Survey or ILC When Buying or Selling Your Crested Butte Home
When you are buying or selling your Crested Butte home there are documents you must provide. A survey or ILC is one of those things you will need. They are very similar and you will usually only need one or the other. A survey is a document prepared by a licensed surveyor that shows the land that is being purchased. Whereas an ILC only shows the improvements on the property in relation to boundary/deed lines. There is some difference in price as well. Either way, you will need a Survey or ILC when buying or selling your Crested Butte home.
It is a diagram with descriptive latitude/longitude coordinates, metes and bound descriptions. This system was brought to the US from England. It is a method that uses physical features of the local geography, along with directions and distances, to define and describe the boundaries of a parcel of land. Most importantly, it shows the boundaries of the property. The survey also shows the improvements and structures built on the property, as well as any easements, encroachments and setbacks.
It is a graphic representation of what the seller is selling. A survey is typically a required document by the title company to provide a title policy. A lender requires it to finance the purchase of a property. If there has been no survey, then there will be an exception in the policy. If a condo is being purchased, an existing condo plat map will suffice.
What Is an Improvement Location Certificate (ILC)?
An ILC is very similar to a survey and a licensed surveyor also prepares it. It is less expensive than a survey; currently the cost is approximately $400 for an ILC vs. approximately $800 for a survey in the Crested Butte market. In the State of Colorado, an ILC is an accepted document and can be used in order for the buyer and the mortgage and/or title companies to have some assurance that the improvements to a property are not encroaching into an easement or beyond the deed lines. Whichever you choose, you will need a Survey or ILC when buying or selling your Crested Butte home.
Who Pays for the Survey or ILC?
It is negotiable, but our local Crested Butte custom says the seller should provide the survey. If they have one in their files, they should produce it, and if not, then they should hire a surveyor to prepare one. The reasoning is that the seller’s obligation is to provide evidence of what they are selling. However, if there is a lender, then as a part of the loan approval process the lender will order a new survey or ILC directly. As a result, the buyer is effectively paying for the survey via the terms of their loan origination.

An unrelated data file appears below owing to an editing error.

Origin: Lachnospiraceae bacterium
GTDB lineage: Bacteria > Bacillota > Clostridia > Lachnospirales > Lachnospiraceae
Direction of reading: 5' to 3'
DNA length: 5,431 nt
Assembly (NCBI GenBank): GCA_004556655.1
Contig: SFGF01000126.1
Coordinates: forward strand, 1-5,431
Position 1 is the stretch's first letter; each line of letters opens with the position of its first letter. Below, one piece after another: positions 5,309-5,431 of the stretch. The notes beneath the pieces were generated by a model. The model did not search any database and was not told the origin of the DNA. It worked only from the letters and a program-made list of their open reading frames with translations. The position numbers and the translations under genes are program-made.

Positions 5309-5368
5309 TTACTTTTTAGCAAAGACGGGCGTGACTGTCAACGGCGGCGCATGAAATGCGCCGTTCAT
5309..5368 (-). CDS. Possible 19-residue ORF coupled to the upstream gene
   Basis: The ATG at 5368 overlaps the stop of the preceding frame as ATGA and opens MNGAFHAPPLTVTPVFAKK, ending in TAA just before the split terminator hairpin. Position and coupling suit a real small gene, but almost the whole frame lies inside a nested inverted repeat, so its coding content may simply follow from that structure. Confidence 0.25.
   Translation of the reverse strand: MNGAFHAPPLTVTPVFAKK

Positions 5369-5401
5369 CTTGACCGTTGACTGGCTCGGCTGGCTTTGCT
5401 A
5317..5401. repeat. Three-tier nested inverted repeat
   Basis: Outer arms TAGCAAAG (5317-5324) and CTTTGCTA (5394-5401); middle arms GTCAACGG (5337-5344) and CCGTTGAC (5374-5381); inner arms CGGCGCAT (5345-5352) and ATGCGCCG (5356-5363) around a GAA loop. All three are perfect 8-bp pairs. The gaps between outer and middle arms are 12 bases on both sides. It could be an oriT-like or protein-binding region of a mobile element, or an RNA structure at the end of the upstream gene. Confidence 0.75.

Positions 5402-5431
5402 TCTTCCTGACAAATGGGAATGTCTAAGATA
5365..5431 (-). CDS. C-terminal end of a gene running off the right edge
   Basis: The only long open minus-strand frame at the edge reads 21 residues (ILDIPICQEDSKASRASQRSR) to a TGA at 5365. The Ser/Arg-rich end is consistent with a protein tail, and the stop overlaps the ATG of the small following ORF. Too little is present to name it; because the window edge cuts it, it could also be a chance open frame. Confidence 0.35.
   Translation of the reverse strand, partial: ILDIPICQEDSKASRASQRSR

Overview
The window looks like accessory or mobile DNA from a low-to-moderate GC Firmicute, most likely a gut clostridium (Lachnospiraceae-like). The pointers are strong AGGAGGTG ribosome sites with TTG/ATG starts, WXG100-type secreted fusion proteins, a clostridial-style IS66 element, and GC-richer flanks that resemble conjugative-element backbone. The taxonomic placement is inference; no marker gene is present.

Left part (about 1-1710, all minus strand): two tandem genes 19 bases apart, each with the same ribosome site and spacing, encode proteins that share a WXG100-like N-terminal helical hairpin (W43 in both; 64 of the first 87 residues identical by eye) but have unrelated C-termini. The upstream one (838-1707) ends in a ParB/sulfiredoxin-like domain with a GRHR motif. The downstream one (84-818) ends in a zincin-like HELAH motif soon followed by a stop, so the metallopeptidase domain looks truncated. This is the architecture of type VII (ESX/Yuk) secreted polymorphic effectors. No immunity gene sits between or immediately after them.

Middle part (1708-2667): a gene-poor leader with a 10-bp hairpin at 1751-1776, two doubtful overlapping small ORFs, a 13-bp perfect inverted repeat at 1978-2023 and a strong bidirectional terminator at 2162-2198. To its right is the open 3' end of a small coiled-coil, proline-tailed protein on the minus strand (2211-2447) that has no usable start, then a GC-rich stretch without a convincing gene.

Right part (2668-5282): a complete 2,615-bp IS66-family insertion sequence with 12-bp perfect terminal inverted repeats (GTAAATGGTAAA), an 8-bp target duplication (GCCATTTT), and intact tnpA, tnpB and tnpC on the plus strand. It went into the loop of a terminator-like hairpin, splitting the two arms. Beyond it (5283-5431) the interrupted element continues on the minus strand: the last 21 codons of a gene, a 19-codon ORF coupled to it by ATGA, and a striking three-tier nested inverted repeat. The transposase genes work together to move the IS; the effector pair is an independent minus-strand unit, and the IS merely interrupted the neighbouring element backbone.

Example of Problems Arising From Survey
Here’s an example of why getting a Survey or ILC when buying or selling your Crested Butte home is so important. My client was the buyer purchasing a home in historical downtown Crested Butte. It is important to know that it is prohibited to tear anything down in the Historic District. That means you cannot take down a building or a house, and especially not a shed.
The ILC showed that the dream house was encroaching on the adjacent neighbor’s property by twelve inches. The front steps and covered porch were encroaching on the street right-of-way owned by the town as well. The conventional wisdom is that these encroachments are a big problem because the neighbor demand that twelve inches of the corner of the house be removed from his property. Furthermore, the town could demand that the front steps and porch of the house vacate the encroachment on the right-of-way.
While the results from this ILC were troubling, we managed to find a solution to everything. I met with the town officials and I had a Revocable License Agreement prepared for the sellers, which authorized or allowed the street encroachment. This document was signed by the sellers and approved by the town staff and city counsel, so the ROW encroachment was legally eliminated and recorded. I tracked down the neighbor and he was agreeable to a Boundary Line Agreement, but wanted the buyer to pay for his attorney’s fees. The end result was if the lender would have required this Boundary Line Agreement, the buyer would have paid the fees, and we would have had the neighbor sign. But since this was not a contingency to the loan, it was not completed, and we were able to successfully close and my client is protected by the Historical District overlay.
Survey or ILC When Buying or Selling Your Crested Butte Home Final Thoughts
If you would like to know more about surveys or ILCs, contact me.
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